# How do you factor y^4-14y^3+49y^2?

Sep 18, 2016

${y}^{2} \left(y - 7\right)$

#### Explanation:

Take out a common factor of ${y}^{2}$ first.

${y}^{2} \left({y}^{2} - 14 y \textcolor{red}{+ 49}\right) \text{ } \rightarrow \textcolor{red}{+ 49}$ a clue!

You should recognize $49$ as being a perfect square!

In ${\left(x + y\right)}^{2} = {x}^{2} + 2 x y + {y}^{2} = a {x}^{2} + b x + c$ there is always a special relationship between the coefficient of the second term (b) and the third term (c)

$\left(b \div 2\right) \text{ and then squared gives } c$.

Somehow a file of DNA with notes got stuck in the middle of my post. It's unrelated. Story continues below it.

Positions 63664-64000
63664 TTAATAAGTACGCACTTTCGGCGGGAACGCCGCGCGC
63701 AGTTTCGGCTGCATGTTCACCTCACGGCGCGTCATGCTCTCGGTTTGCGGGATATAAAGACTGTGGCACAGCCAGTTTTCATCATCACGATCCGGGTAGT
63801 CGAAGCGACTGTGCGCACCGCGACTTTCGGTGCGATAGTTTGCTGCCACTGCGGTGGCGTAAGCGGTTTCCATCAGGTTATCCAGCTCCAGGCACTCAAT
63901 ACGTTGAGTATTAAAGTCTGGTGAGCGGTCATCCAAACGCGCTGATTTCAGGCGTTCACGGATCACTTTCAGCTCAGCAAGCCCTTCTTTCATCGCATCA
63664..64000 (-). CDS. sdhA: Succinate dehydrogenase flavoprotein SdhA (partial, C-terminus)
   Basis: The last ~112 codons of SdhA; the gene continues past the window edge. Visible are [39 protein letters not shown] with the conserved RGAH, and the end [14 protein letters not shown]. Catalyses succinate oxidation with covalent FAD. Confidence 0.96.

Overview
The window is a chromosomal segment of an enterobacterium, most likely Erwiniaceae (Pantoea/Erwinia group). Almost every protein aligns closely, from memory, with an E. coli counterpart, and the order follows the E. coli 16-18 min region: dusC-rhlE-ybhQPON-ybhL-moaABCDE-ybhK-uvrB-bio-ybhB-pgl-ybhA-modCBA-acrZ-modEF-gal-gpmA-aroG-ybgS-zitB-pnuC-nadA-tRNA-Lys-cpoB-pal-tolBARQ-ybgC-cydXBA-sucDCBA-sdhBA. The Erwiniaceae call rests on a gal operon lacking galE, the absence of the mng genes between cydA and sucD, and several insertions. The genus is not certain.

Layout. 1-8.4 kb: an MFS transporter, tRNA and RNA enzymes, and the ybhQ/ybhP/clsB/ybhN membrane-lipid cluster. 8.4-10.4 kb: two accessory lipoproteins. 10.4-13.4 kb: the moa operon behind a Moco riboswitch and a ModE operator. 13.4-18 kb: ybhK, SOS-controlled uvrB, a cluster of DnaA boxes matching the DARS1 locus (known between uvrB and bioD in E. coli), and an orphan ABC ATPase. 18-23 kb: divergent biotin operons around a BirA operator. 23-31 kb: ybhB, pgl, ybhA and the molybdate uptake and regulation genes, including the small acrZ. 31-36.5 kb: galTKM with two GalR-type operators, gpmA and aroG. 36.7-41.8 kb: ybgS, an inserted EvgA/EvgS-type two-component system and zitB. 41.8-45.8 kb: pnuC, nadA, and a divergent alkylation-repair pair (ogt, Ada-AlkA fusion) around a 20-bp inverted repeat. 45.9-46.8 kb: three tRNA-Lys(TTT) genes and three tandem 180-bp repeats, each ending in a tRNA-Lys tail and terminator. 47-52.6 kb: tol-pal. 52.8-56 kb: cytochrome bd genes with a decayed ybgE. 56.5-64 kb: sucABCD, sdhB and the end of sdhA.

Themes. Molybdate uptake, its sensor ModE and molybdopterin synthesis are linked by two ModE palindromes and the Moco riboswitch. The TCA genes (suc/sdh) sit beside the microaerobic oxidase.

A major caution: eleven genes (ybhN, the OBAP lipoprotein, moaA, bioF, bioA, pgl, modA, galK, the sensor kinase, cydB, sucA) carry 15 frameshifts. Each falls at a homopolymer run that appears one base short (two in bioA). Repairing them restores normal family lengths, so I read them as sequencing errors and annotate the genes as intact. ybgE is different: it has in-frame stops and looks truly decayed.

If this relationship exists in the trinomial you will know you have a square of a binomial.

Let's look closer..... (14div2)^2 = 7^2=49!!

$\therefore {y}^{2} \textcolor{red}{\left({y}^{2} - 14 y + 49\right)} = {y}^{2} \textcolor{red}{{\left(y - 7\right)}^{2}}$

If you missed that, you can try to find factors of 49 which add to 14. This will give you factors of 7 and 7 anyway:

${y}^{2} \left(y - 7\right) \left(y - 7\right)$

=${y}^{2} {\left(y - 7\right)}^{2}$